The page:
From being a member of both London Cycling Campaign and CTC (as Cycling UK was previously known) in the 1980s, to her current role as chair of Lewisham Cyclists, Jane Davis’s long commitment to cycle campaigning has helped transform the lives of many cycling Londoners.
Before turning her attention to campaigning full time, Jane was a primary school teacher and a single parent. Even with a busy home and work life, she still became secretary of the Lewisham Borough group of the London Cycling Campaign and also began to lead rides for the group.
However, following a nasty encounter with breast cancer in her 40s – a period during which, Jane says her bike helped her cope mentally and emotionally – and then early retirement in her 50s, Jane has taken on further cycling roles.
First, she became more active with Lewisham Cyclists and is now the group’s chair. One of her first jobs was to involve the group in starting a community bike maintenance project, which particularly helps children in low-income areas look after their bikes. With the support and experience of one of the mechanics from London Bike Kitchen, she set up Lewisham Cyclists' first workshop in Grove Park Community Centre, using a grant from TfL’s Cycling Grants for London.
She now works with community group Deptford Folk to run another workshop in Deptford, plus a weekly Dr Bike in New Cross, a monthly one in Deptford Library and regular Dr Bikes for local schools and community groups throughout the year.
She has also developed links between Lewisham Cyclists and local youth clubs. One club's summer project - which involved leading rides, bike skills and maintenance sessions - has already been a success and funding has been secured to develop that work further.
I saw increasing levels of motor traffic becoming more and more problematic for the city I loved.
And that's far from all she does. Jane also trained as a Bikeability instructor and has done the level 2 bike mechanics course, so she now personally trains people to ride in London and work at the workshops herself.
Having been inspired by Wheels for Wellbeing, Jane also works as a regular volunteer at their weekly sessions in Herne Hill Velodrome and Ladywell Day Centre.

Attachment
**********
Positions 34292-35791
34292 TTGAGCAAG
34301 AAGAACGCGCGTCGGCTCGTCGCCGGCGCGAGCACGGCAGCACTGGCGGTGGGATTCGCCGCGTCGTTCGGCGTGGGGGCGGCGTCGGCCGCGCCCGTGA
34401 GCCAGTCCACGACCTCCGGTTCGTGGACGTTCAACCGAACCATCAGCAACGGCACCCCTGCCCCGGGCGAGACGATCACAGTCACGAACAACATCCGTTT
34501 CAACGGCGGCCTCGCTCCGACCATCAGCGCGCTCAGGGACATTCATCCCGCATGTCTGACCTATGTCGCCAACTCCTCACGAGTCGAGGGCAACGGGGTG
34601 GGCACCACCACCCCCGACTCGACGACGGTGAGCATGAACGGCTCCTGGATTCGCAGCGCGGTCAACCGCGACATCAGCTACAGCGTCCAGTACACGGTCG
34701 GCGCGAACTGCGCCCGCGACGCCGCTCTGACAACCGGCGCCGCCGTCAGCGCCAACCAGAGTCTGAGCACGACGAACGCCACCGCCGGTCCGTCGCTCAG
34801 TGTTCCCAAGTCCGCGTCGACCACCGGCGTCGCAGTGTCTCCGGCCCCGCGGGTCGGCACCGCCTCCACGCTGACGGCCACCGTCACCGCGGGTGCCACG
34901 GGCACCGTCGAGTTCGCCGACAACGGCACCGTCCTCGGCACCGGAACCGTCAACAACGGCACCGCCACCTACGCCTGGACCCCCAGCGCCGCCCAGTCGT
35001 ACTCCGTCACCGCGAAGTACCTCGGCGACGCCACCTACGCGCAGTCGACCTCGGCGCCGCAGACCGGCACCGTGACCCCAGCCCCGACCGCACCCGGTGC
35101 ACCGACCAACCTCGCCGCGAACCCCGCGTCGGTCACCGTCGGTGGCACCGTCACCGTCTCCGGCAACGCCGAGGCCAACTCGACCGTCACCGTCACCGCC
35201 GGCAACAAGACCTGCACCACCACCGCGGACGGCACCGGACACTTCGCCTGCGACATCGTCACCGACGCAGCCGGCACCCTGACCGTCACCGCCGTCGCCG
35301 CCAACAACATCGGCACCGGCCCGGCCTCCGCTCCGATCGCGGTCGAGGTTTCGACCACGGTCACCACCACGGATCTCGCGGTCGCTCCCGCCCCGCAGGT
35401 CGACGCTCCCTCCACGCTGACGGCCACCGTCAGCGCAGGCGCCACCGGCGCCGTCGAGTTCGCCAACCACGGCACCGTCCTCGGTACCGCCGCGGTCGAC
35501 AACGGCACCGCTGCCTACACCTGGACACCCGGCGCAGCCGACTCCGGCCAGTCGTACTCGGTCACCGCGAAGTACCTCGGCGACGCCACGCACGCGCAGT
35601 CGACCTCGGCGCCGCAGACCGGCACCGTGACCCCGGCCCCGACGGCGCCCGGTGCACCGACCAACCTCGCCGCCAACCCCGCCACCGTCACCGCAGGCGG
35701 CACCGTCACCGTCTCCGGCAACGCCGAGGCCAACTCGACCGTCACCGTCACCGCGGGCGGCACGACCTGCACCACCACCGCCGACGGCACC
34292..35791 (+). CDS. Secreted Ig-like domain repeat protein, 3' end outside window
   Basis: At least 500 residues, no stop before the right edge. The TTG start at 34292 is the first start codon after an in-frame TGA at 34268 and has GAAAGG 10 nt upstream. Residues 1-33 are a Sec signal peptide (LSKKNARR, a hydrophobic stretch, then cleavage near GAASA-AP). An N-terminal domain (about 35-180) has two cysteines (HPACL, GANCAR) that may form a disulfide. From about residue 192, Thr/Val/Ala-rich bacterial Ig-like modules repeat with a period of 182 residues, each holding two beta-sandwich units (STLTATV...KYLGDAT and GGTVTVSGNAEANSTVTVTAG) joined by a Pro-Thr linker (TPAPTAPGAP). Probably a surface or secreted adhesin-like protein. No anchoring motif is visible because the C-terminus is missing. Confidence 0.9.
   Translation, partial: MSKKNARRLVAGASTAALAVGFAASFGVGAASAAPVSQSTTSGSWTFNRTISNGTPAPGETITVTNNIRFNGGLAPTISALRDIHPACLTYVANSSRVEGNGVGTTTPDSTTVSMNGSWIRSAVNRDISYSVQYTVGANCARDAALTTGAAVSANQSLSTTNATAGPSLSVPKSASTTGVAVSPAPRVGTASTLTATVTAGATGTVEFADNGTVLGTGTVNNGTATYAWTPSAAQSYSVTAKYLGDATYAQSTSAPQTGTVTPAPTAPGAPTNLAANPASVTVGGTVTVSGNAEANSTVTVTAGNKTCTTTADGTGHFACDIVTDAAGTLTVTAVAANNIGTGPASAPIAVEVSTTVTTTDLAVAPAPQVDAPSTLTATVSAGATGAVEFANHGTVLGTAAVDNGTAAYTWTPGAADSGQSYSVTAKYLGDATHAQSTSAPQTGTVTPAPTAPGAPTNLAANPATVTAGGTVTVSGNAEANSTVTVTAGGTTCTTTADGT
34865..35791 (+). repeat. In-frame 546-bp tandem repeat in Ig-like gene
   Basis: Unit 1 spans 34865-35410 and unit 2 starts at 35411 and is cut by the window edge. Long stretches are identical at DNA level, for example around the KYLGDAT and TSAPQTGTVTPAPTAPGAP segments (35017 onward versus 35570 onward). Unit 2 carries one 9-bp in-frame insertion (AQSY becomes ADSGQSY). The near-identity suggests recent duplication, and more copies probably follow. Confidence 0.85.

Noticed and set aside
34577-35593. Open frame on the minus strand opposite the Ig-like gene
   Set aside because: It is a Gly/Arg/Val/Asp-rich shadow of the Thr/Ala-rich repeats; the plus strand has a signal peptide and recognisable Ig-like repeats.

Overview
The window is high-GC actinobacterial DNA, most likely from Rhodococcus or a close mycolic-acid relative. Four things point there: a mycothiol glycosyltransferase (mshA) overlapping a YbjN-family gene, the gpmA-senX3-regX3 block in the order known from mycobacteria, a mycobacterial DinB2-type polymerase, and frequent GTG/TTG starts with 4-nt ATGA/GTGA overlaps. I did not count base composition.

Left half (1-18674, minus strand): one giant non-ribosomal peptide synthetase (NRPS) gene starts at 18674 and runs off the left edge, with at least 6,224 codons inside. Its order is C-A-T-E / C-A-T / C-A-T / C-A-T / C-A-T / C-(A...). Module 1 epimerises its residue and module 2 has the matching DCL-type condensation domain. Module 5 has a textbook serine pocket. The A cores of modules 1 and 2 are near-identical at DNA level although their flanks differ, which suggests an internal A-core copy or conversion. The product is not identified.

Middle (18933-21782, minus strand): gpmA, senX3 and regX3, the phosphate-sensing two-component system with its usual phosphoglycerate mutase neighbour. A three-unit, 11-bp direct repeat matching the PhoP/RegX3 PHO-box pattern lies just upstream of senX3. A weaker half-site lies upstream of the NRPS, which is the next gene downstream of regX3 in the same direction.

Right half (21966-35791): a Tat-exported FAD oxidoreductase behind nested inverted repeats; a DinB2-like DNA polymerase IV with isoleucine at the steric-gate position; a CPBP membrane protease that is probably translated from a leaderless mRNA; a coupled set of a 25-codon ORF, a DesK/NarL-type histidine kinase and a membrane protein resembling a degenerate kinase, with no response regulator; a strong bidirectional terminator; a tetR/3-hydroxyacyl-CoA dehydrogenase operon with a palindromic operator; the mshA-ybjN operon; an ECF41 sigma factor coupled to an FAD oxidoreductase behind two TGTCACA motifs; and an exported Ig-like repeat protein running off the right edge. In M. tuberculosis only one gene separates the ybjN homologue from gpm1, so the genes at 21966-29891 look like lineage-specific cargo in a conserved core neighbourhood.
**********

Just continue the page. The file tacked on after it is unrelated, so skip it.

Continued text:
She also works with community interest company, Community Cycleworks (CCW) in Burgess Park, which runs regular bike fix sessions and bike skills sessions for young people in Walworth. With CCW she works in local schools, teaching groups of children bike maintenance skills through Build a Bike sessions; she helps run balance bike sessions with the nursery classes; and she also works with a youth club, leading ‘mini adventures’ which involve riding out of London for a couple of days.
So, while she hasn’t actually done the long tour to Istanbul that she planned after retirement, Jane is still cycling. Visits to Scotland, the Peak District, Wales and other great domestic destinations are the highlights of her personal cycling calendar.
Jane said: “I started being interested in cycling campaigning in the 1980s because I knew I loved cycling and I knew what it had given me and my daughter. Namely: cheap, convenient, accessible transport around London that was actually fun as well. It had also given us affordable, rewarding holidays, plus a decent level of general fitness.
“I really wanted to show others these benefits, partly to share something I loved and partly because I saw increasing levels of motor traffic becoming more and more problematic. I wanted the roads to be safe for my daughter, too.
“Cycling has given me so much freedom and independence throughout my life. Cycles and public transport for longer distances works really well in London. And not only does cycling give the rider so many benefits, it also helps reduce pollution and congestion in the city I love.”
Cycling has given me so much freedom and independence throughout my life.
Jane was nominated for 100 Women in Cycling by a number of people, all of whom praised her tireless efforts to improve the life of cycling Londoners.
One said: “Jane is the chair of Lewisham cyclists, but she doesn't just do the administration work. She volunteers at bike repair sessions in the most deprived parts of the borough. All the while she is calm and friendly. It's inspirational to see so many people who are able to keep on riding thanks to her hard work."
Another said: “She invites cyclists from our local homeless shelter to one of the many cycling workshops she runs across Lewisham and shows them how to use the tools, lets them get on with the repairs, and makes sure safe and free transport is something they don't need to worry about. I'm sure she's single-handedly helped more people in Lewisham cycle than anyone else.”
And another simply said: “Jane is amazing – she is an inspiration!”
What is 100 Women in Cycling?
Cycling UK’s 100 Women in Cycling is an annual list celebrating inspirational women who are encouraging others to cycle.